Today I presented on a panel entitled, "“The Role of the Internet Industry in the Fight Against Online Hate Speech" at the Global Summit on Internet Hate Speech.  Here is my presentation, opening remarks below:

Responding to Cyberbullying - the Role of Internet Companies

Microsoft is proud to be a sponsor of the "Global Summit on Internet Hate Speech," part of the company's ongoing efforts with the Anti-Defamation League to combat cyberbullying.  I had the honor of addressing the conference in a panel program entitled, "The Role of the Internet Industry in the Fight Against Online Hate Speech." Also at the conference on Tuesday, 18 November, 2008, we announced that Microsoft has launched a new outreach and education effort for government and policy makers, aimed at combating cyberbullying.  The new anti-cyberbullying materials are posted on the TwC Policymakers Website, including, "Protecting Your Kids from Cyberbullying," and "Cyberbullying Fact Sheet."

To frame this discussion, I wanted to make two points: first, that Internet company actions do have an impact on the online environment, and they can make a difference in responding to problems like abuse of the Internet to harass people, spread false information, violate privacy or perpetuate racist threats.  The second was that how Internet companies do respond needs to take into account some of the important architectural choices that make the Internet succeed the way it does, that preserve other important societal values like privacy and free expression, and that recognize other responsibilities of internet companies, particularly where the company is acting as an open platform. 

So, for example, at Microsoft we often apply our own value judgments to content we choose to publish, such as video games - trying to offer the market something for everyone but also having clear guidelines about content we won't accept.  We do some of that, but less, where we host communities or offer online services such as blogs, video sharing, or online email.  In those contexts, we respond to complaints of abuse and enforce terms of use where necessary - such as to respond to harassment or obscenity - but we also recognize that folks don't want or expect Microsoft to go too far in telling them what they can post or what opinions they can hold.  Where we're an open platform, like Windows operating systems or Office software, folks expect us to step back from responding to the content they may type in an Outlook mail or Word document - and just to pay attention to making the software work well.

Within that context, though, there's much that Microsoft believes we can do to address cyberbullying and online hate - in particular, tools and guidance.  Tools, in the form of family safety software for Windows computers and Xbox game consoles, and for Windows Live and Xbox Live services, that allows parents to create child accounts and manage the contacts who are allowed to interact with their child.  We also offer tools that allow parents, in a way that is transparent to the child, to examine what's going on when their child is online.  And with these tools it's important to offer guidance.  Microsoft partners with safety and parenting experts to help provide information about how to use these tools, how to incorporate them into a safety program, and how to respond if bullying does occur.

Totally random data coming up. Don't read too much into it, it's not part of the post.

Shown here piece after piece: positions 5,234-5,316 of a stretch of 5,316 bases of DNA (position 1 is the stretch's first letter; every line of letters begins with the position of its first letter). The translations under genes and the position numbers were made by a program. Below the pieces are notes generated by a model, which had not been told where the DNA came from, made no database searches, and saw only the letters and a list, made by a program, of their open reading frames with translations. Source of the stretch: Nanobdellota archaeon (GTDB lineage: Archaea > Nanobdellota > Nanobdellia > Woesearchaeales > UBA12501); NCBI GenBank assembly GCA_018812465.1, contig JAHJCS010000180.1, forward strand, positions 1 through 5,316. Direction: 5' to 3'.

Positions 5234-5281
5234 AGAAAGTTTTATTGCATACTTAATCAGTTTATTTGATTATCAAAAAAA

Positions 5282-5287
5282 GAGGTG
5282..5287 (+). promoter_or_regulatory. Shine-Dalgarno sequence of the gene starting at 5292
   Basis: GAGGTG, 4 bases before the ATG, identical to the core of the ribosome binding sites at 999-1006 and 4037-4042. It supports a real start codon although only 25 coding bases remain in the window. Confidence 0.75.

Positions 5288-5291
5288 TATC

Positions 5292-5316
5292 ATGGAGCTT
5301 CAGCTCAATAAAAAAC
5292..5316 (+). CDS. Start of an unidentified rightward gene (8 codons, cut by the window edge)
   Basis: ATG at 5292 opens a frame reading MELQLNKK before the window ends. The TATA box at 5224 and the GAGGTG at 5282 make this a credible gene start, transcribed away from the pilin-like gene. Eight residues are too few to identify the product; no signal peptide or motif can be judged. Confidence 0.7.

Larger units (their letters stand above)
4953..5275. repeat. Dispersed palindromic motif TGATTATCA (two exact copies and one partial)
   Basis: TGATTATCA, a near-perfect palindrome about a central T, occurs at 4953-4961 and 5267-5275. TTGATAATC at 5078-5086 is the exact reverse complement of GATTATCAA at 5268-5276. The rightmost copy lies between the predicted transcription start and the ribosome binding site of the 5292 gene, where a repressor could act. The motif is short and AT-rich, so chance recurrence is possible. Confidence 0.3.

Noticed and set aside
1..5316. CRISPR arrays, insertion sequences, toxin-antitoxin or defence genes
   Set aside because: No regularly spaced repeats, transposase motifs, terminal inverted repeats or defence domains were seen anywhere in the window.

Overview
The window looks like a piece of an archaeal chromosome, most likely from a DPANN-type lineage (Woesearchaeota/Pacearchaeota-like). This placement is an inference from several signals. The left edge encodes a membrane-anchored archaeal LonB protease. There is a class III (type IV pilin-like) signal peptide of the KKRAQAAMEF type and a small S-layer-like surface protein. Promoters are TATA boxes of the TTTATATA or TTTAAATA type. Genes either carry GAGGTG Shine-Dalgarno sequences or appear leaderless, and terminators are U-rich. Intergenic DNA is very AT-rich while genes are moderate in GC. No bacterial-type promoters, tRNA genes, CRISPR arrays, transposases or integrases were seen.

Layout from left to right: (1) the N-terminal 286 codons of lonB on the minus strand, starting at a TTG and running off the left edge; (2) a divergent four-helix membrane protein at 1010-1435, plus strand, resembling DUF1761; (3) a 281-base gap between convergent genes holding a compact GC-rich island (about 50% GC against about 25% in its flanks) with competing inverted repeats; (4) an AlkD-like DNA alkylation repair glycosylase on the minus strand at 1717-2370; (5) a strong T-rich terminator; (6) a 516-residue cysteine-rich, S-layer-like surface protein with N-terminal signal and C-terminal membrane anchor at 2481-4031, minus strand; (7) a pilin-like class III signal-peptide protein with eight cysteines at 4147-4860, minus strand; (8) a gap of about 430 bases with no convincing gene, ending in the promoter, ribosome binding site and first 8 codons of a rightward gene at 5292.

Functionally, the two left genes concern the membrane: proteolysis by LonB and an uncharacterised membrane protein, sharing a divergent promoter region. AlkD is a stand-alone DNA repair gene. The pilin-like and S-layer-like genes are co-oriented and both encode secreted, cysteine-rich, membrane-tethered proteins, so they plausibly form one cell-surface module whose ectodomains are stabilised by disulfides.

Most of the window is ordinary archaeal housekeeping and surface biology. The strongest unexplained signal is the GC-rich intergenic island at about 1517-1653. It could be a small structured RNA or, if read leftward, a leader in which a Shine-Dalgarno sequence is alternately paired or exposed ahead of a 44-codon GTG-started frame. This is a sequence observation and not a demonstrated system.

We also think young people will better be able to recognize and avoid hateful content and bullying if they are taught the strategies bullies and hate promoters use and the history of racism.  Being able to recognize hateful content and symbols on Web sites-for example, swastikas, derogatory references to race or sexual orientation - can help with the process of understanding the impact such content can have and what the root causes are.  Being able to spot bullying can not only help victims or potential victims, but also better help kids observe their own actions for things that are inappropriate, and learn to follow online etiquette.  Another reason to talk about bullying is that while there's evidence to suggest bullying online is pretty widespread, it may not be something kids fully understand.  Victims of cyberbullying may feel ashamed, or blame themselves and even think they'll get in trouble if they tell their parents. 

The discussion Tuesday closed on a hopeful note; I'll do so here as well - and close by saying the main point we've learned is that the best way to protect your child from cyberbullying is to get involved.

Ask your children to give you an "online tour" of the websites they visit most often. Have them talk about what they see. Ask if they've ever seen anything they felt was wrong or troubling.

Put the family computer and internet-connected game consoles in a central location like the kitchen or family room, so you can keep an eye on what your kids are doing.

Have a serious discussion about cyberbullying with older kids who are often not supervised online. They may be too old for "over-the-shoulder" monitoring 24/7 but they do need to know that there are rules of right and wrong and that there are expectations as to how they'll behave even when unsupervised.

Make sure your kids feel safe reporting bullying to you. Promise to help them deal with bullying if it happens to them - and lay out the clear consequences they will face if they ever engage in cyberbullying against others.

Chuck Cosson, Senior Policy Counsel, Microsoft